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Miscellaneous Trouble-Shooting
 
8.1 General Failure and Power-On-Self-Test (POST) 
PC Partner motherboards are incorporating industry standard BIOS (Basic Input Output System) including Phoenix/Award or AMI on various models respectively. These BIOS feature POST (Power-On-Self-Test) codes send to the logical IO port 80 (hex) during power up time. Capturing these POST codes helps to perform trouble shooting in case the system do not function as expected.  

Diagnostic card for capturing and displaying these POST codes are available at various sources, including your local computer store. Each BIOS supplier (Phoenix /Award, AMI) has its own set of POST code defination.  

The diagnostic procedures listed below provides a general idea of the trouble-shooting that can be performed by a normal user, to identify which module to be the cause of problem. It is recommended that component level repairing of boards should only be made via experienced technician, while electrical safety rules must be observed.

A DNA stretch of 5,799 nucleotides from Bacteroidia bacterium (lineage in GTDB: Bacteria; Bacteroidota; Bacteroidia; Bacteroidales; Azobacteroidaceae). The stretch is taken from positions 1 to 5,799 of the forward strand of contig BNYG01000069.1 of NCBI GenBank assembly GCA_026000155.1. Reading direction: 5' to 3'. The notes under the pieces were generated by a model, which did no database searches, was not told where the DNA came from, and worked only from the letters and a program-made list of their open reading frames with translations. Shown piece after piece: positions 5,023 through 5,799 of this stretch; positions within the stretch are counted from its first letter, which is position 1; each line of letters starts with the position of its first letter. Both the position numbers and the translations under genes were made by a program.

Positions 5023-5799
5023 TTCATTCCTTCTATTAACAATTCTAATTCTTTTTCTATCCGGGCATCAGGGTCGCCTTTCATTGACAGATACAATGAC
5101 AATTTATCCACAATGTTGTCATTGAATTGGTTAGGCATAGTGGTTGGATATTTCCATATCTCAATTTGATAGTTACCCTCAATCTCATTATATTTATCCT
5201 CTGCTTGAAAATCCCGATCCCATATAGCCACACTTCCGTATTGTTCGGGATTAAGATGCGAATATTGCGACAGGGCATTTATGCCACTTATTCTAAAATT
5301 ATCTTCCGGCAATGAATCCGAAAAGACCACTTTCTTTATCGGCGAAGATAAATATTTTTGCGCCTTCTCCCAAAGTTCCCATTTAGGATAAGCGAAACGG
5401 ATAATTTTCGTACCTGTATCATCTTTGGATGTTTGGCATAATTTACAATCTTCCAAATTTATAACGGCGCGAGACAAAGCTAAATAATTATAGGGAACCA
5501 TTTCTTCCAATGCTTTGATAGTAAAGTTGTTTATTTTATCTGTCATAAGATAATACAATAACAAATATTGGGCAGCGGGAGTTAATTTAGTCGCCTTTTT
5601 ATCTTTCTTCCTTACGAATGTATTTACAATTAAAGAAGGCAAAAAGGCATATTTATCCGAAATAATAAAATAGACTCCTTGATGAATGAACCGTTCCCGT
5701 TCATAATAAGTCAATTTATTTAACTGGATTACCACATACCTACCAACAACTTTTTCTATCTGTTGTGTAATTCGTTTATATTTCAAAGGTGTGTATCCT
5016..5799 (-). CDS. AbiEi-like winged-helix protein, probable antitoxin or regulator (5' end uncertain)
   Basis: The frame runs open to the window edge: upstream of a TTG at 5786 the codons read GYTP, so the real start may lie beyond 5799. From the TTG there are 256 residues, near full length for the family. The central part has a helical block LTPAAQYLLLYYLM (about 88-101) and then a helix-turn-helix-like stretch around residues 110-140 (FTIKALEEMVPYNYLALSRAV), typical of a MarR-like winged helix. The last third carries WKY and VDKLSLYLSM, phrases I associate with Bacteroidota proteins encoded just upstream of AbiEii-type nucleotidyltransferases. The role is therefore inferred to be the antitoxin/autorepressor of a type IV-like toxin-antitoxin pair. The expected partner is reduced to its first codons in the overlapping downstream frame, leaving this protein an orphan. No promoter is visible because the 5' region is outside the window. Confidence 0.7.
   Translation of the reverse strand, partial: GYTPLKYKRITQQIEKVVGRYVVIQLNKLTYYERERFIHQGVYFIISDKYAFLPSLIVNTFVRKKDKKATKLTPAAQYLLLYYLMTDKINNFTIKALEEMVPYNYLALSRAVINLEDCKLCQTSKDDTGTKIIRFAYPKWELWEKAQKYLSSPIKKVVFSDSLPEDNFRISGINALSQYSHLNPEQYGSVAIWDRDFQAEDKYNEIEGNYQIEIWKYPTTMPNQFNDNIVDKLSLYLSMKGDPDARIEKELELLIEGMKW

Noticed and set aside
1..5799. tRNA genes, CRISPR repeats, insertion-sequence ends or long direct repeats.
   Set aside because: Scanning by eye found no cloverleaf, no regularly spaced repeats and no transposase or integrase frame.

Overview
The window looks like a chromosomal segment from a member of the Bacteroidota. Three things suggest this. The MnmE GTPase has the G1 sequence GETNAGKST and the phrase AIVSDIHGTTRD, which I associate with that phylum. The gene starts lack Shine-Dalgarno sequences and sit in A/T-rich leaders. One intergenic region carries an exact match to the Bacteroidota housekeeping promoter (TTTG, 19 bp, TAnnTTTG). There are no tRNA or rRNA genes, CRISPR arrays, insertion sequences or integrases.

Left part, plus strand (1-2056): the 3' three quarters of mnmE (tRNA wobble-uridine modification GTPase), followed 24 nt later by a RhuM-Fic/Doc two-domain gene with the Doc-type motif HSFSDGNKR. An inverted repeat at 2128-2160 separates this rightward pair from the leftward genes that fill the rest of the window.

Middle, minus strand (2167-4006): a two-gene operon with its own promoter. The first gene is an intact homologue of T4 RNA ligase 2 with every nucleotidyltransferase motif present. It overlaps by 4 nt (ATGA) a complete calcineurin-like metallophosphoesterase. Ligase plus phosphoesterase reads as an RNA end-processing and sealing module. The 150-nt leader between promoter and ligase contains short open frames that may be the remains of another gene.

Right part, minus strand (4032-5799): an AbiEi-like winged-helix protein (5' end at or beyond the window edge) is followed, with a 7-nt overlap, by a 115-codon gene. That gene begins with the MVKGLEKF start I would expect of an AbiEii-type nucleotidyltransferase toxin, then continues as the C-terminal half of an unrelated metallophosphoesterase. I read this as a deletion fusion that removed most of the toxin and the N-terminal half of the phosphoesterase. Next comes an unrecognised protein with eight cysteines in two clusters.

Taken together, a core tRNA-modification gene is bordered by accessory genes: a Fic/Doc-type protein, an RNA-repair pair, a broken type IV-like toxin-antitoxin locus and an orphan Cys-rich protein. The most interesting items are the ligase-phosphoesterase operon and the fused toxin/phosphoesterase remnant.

8.2 No display, no beep sound, no post code change 
This condition implies that possibly the CPU is not able to run any instruction. Please check for a bad CPU, improper inserting of CPU at the socket, wrong setting around the CPU type / voltage jumpers, or even the DC power cables from the power supply to the motherboard.  
 
 
8.3 No display, with beep sound, post code changes 
This tells that the CPU is at least doing some primitive jobs like checked for memory, checked for diaplay card, checked for other low level hardware, and beeps the speaker. Please check for properly inserted display card, display signal cable, memory modules...etc.

Refer to the following list of speaker beeps sound (Phoenix/Award BIOS), with the possible error source :

  • Long beep sound repeatedly -> RAM detection error
  • One long beep following by two short beeps -> Display Adaptor Error  
     
 
8.4 With display, error message on POST screen 
The following are common error messages on the POST screen, with respective possible causes :

CMOS CHECKSUM ERROR -